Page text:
The weather might be warmer and the days longer, but just because flu season is over doesn’t mean you’re out of the woods.
A change in weather can lead to a weakened resistance to germs. While the rhinovirus – the main cause of the common cold in winter – may no longer be a problem, there are still enough viruses around in summer to make you sick. And who wants to be battling cold and flu symptoms when you could be partying outside?
Here are some ways you can protect your immune system during the warmer months.
1. Indulge in summer fruits and salads
Now is the perfect opportunity to reap the benefit of vitamins. Not only are we more inclined to enjoy fruit smoothies or fresh salads in warmer weather, but fruits and veggies can offer the protection our bodies need during the change of season. Keep your smoothies healthy by adding more berries and spinach for extra antioxidants, and include fresh salads at lunch and dinner.
2. Wash your hands
Just because your colleagues aren’t sniffing and coughing anymore, doesn’t mean your environment is entirely germ-free. Airborne viruses are still around, even though no one is showing symptoms. And if you live in the Western Cape with its current water shortage, keep a waterless hand sanitiser on your desk.
3. Start taking a probiotic
While probiotics aren’t formally recommended, these “good bacteria” can maintain your digestive health and boost the immune system, according to Dr Patricia Hibberd from Harvard Medical School. When your gut flora becomes imbalanced because of unhealthy levels of certain bacteria, it can affect your immune system. A probiotic can restore that balance.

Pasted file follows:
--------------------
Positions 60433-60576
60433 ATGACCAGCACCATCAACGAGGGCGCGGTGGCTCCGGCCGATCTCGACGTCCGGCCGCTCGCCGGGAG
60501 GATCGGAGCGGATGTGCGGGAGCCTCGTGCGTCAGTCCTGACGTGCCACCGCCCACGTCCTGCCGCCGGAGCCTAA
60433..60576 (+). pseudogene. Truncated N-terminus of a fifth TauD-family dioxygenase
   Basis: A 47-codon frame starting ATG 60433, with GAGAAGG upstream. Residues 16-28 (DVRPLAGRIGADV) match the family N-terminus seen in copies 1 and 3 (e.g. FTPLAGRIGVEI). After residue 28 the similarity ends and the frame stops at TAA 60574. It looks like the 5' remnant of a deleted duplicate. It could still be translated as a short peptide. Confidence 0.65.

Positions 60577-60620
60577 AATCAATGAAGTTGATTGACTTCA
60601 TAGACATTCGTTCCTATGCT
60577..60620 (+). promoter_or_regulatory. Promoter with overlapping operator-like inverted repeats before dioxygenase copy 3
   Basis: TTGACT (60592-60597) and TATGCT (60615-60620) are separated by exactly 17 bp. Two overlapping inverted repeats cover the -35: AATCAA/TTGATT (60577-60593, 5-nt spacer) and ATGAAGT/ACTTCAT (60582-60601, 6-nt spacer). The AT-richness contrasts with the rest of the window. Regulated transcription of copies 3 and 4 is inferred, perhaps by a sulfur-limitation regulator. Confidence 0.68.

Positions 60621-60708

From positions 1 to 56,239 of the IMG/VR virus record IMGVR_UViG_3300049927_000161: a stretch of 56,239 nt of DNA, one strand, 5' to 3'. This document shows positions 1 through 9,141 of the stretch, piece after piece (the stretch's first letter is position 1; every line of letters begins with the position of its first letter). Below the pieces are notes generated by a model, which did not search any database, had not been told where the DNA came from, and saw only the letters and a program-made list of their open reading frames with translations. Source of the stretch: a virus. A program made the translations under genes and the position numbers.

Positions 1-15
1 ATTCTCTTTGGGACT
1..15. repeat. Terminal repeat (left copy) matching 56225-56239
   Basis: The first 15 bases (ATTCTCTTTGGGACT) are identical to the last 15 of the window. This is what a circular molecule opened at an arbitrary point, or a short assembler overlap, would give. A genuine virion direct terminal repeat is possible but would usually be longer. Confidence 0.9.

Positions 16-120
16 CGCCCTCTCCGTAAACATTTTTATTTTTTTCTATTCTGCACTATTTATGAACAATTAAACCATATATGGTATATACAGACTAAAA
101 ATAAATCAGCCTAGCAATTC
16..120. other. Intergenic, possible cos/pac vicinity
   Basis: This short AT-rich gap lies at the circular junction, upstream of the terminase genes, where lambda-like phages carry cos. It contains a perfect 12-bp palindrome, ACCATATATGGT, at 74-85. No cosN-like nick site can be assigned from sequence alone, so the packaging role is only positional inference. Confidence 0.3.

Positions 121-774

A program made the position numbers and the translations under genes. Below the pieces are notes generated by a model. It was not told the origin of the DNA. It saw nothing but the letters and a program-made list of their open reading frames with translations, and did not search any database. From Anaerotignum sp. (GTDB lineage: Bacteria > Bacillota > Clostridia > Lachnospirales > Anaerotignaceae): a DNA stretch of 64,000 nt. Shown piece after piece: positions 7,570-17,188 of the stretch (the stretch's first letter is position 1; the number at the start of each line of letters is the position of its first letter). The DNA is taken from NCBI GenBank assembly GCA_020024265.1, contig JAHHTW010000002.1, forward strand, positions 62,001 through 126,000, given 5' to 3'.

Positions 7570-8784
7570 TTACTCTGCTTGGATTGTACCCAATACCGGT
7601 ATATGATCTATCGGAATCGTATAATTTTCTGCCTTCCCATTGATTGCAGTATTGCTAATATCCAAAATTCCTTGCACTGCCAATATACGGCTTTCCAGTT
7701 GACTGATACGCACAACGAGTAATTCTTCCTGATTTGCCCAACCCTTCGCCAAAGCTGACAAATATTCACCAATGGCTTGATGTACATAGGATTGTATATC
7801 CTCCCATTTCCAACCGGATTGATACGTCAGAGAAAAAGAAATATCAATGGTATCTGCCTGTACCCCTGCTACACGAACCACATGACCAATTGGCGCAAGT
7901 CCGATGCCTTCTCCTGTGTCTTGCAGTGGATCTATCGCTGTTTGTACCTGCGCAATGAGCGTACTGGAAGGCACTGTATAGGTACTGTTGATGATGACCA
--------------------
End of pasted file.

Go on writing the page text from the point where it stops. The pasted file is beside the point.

4. Get enough vitamin D
Because we have so much sunshine in South Africa, we tend to slap on the SPF50 to protect ourselves against harmful UV-rays. Although sun protection is crucial, it can also mean that we get less vitamin D than we need. Vitamin D is important for the body to ward off illness.
Adults need a recommended dose of 5 micrograms per day. It is advised that you spend 10 to 15 minutes per day in the sun, but if this isn't an option, you can obtain vitamin D through a supplement, or from fatty fish such as tuna or mackerel, or eggs and dairy products.
5. Don’t skimp on sleep
Longer days mean longer nights, and the end of the year usually involves more year-end functions and social events. Hot weather can also make sleeping uncomfortable. But don’t neglect your shuteye – sufficient sleep is important for the immune system to function optionally. If you struggle to get proper rest, talk to your doctor about possible treatments for insomnia. Also make sure your room is properly ventilated and at the right temperature for restful sleep.
Image credits: iStock